Source: Sala Lesuma
Chief Guest speech
Vice Chancellor and President, The University of the South Pacific, representatives from Senior Management, Heads of Schools, invited guests, students and sponsors ladies and gentlemen.
Malo e lelei, Noa’ia e mauri, Talofa, Talofa lava, Namaste, As Salamu Alaykum, Ni sa Bula Vinaka!
First of all I would like to express my gratitude to Professor Pal Ahluwalia and his colleagues for extending this invitation and giving me the opportunity to officiate as the Chief Guest in launching the USP Entrepreneurial Fair 2023 here at Laucala Campus. I am humbled to be here as chief guest, as an alumna, a former staff of the university, a fefine Tonga (Tongan woman), a full time mother and an entrepreneur.
I am aware that this event is open to the public as USP endeavours to disseminate as much information as possible, through its collaborative network and business development skills workshops to encourage and promote the establishment of small and medium businesses in the future. This is the university’s commitment to establish an entrepreneurial platform to address one of its key priority areas – creating entrepreneurial awareness for USP and the region in its 4 Years Strategic Plan of 2022 – 2024.
I believe that it is necessary that students and the public be given access to programs on entrepreneurial skills, to make them more enterprising in creating employment rather than waiting to be employed. Because the truth is, not every person graduating with a diploma or degree will be employed. After I graduated from the Tonga Institute of Education with a Diploma in Education in 2007, I was unemployed for 7 months waiting to be employed.
Universities and higher learning institutions must be at the forefront of small business development, because they have the potential to provide some of the best resources for small business development. Such as research facilities, testing of products, providing leadership and skills workshops in business and offering the best mentoring for successful entrepreneurs. This entrepreneurial fair of 2023 aims to enhance and solidify these ideas and also propel the University of the South Pacific to be an entrepreneurial university in the future.
This is an annual USP event which involves local and regional entrepreneurs and speakers. And it is a four day event with exciting and informative learning sessions. I have registered to be in every session this week, because there are so many things that I need to learn about doing business.
I have learned everything on the go through research, trial and error, online lectures, youtube videos, blogs, peer-reviewed articles and experience. And so, I am quite nervous and uncomfortable to address you all as I am aware there are many well established entrepreneurs, accountants and business people here. When we drove here, I told my husband I am so uncomfortable to be speaking as Chief Guest. But the more uncomfortable I am, the better. Growth happens when you are out of your comfort zone. I will only speak from my own experience as I have no qualification in business whatsoever.
When my husband and I started Tala kei Kapa in 2018, we had no business plan, goal, or vision. We just started selling gluten free and dairy free foods at the monthly Roc Market. Our beginning was like the Tongan way of giving directions in English, “you come to da mango tree, and go, goo, gooo, gooo”. It was my experiences in the UK that inspired me to manage our business more seriously. In the UK, I learned about the Natasha law which mandates UK food businesses to label allergens accurately. The law is in memory of a 15 year old girl who died from a severe sesame allergy after consuming a sandwich. I realised food allergies and food intolerances are a growing public health concern and I thought damn I need to be serious. Like someone can seriously die if I don’t be serious and that’s bad for me and bad for business. So, I began collecting and analysing customer data because food allergies and intolerances receive very little attention in Fiji and the Pacific. Yesterday I shared this event on our business page because I wanted my customers to know that I am going to talk about food allergies, food intolerances and start raising awareness. Now, we have tailored our business according to the Natasha law, ensuring all ingredients are safe and our product ingredients are clearly labelled for our customers. We now have a vision, goals and a strategic business plan.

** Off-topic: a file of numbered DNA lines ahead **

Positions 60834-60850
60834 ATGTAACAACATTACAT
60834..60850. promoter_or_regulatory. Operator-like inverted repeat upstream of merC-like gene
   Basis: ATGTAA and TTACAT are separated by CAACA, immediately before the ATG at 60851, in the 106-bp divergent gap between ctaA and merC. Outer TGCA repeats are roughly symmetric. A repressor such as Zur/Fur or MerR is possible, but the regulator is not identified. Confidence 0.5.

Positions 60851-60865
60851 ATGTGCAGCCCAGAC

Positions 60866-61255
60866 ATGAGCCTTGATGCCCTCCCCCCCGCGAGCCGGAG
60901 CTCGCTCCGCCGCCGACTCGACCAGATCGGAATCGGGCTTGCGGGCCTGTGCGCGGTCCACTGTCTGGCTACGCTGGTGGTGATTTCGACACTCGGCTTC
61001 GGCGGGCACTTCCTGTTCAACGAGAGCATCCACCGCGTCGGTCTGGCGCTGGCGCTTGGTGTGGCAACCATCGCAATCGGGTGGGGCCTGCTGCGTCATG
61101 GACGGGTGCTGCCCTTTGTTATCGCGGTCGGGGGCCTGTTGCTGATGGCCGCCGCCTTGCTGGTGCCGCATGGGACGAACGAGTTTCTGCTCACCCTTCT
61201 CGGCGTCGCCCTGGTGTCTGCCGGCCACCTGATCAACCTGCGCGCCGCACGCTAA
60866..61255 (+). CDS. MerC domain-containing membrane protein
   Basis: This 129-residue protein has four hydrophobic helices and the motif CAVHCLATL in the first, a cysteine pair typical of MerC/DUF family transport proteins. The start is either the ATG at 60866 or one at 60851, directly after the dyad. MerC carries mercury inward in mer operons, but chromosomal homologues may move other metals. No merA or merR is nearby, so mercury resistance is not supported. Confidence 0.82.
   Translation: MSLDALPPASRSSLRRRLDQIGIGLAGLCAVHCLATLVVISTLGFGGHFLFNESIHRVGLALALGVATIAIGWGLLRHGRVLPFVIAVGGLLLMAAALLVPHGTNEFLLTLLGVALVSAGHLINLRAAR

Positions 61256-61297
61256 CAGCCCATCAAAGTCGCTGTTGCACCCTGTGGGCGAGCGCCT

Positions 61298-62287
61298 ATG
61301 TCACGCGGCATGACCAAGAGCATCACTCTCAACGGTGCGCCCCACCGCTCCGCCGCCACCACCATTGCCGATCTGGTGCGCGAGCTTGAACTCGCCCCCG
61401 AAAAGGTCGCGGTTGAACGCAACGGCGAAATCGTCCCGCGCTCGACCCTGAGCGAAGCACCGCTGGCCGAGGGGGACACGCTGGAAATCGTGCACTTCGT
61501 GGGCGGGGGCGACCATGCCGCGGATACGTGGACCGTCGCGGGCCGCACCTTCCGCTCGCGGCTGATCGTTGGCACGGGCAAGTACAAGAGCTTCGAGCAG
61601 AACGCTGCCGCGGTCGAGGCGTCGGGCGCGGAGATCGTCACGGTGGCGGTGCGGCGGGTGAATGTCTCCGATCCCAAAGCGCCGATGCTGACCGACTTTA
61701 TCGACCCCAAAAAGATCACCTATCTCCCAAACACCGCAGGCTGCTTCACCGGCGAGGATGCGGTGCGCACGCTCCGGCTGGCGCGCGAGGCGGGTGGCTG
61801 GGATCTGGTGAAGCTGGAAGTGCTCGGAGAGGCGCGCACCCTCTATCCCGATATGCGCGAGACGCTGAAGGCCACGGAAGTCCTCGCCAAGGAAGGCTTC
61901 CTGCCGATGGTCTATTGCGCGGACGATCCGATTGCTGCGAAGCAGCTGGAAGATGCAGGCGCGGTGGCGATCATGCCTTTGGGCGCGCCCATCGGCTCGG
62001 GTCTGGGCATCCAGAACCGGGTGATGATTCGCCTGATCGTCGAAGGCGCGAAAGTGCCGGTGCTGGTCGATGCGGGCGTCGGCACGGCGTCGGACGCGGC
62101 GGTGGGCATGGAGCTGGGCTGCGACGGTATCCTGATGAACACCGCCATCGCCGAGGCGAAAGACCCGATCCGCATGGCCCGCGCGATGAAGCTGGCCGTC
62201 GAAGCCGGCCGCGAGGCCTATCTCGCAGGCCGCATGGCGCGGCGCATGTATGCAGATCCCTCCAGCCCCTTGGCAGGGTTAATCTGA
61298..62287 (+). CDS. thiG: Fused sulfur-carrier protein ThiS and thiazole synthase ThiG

This year’s entrepreneurial fair focuses on the theme of “Entrepreneurial Goals towards a Sustainable Environment.” This is an incredibly important topic that deserves our attention and efforts especially in a time where our society is filled with so much waste.
Now having a background in environmental studies operating a food business, I am aware of the amount of waste that we have generated. And I have thought about how to balance business success and sustainability. Entrepreneurial goals for a sustainable environment require balancing sustainability and customer demands, which can be challenging in the food industry. Many small food businesses struggle with the cost of sustainability, as it often leads to price increases that conflict with customers’ desire for cheap options. Our business faces similar challenges, using imported ingredients in plastic packaging because they declare the presence of food allergens. So, we have included a sustainability plan in our business strategy, setting goals to reduce our plastic waste. To achieve this, we have ventured into farming to grow our own ingredients, as a way to control the quality of our ingredients but most importantly reduce our plastic waste. Despite our lack of experience in farming, we are committed to learning and pursuing our vision. We have absolutely no experience in farming, but we aren’t phased, we will learn and we will grow our own ingredients organically and the traditional way.
From my own experience, there are six areas that I believe are important for entrepreneurial success.
- Education and training programs are crucial for successful businesses. They provide specific content with essential skills for business planning and financial management. Cost for training programs can be a significant barrier for small business owners, making some programs inaccessible. Open educational resources can help promote entrepreneurial skills in the region, and USP is leading the way in this regard.